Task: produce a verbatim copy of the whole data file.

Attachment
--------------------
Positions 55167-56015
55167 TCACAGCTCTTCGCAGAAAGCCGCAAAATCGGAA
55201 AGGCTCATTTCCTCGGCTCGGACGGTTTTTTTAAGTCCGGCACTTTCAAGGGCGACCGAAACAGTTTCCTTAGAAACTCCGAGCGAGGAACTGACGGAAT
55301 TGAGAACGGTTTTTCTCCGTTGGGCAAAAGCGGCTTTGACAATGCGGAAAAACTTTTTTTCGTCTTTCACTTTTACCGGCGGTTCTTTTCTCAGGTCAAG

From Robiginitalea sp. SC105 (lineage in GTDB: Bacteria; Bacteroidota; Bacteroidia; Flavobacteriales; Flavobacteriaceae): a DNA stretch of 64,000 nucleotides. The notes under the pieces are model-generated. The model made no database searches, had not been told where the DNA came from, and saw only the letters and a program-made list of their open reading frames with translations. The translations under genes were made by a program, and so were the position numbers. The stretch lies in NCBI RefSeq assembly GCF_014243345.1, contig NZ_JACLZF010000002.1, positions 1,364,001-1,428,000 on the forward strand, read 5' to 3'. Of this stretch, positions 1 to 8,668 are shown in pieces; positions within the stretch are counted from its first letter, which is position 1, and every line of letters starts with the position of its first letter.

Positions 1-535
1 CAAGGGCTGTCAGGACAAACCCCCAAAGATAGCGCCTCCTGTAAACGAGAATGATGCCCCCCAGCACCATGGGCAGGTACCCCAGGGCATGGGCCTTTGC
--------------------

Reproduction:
Positions 55167-56015
55167 TCACAGCTCTTCGCAGAAAGCCGCAAAATCGGAA
55201 AGGCTCATTTCCTCGGCTCGGACGGTTTTTTTAAGTCCGGCACTTTCAAGGGCGACCGAAACAGTTTCCTTAGAAACTCCGAGCGAGGAACTGACGGAAT
55301 TGAGAACGGTTTTTCTCCGTTGGGCAAAAGCGGCTTTGACAATGCGGAAAAACTTTTTTTCGTCTTTCACTTTTACCGGCGGTTCTTTTCTCAGGTCAAG

From Robiginitalea sp. SC105 (lineage in GTDB: Bacteria; Bacteroidota; Bacteroidia; Flavobacteriales; Flavobacteriaceae): a DNA stretch of 64,000 nucleotides. The notes under the pieces are model-generated. The model made no database searches, had not been told where the DNA came from, and saw only the letters and a program-made list of their open reading frames with translations. The translations under genes were made by a program, and so were the position numbers. The stretch lies in NCBI RefSeq assembly GCF_014243345.1, contig NZ_JACLZF010000002.1, positions 1,364,001-1,428,000 on the forward strand, read 5' to 3'. Of this stretch, positions 1 to 8,668 are shown in pieces; positions within the stretch are counted from its first letter, which is position 1, and every line of letters starts with the position of its first letter.

Positions 1-535
1 CAAGGGCTGTCAGGACAAACCCCCAAAGATAGCGCCTCCTGTAAACGAGAATGATGCCCCCCAGCACCATGGGCAGGTACCCCAGGGCATGGGCCTTTGC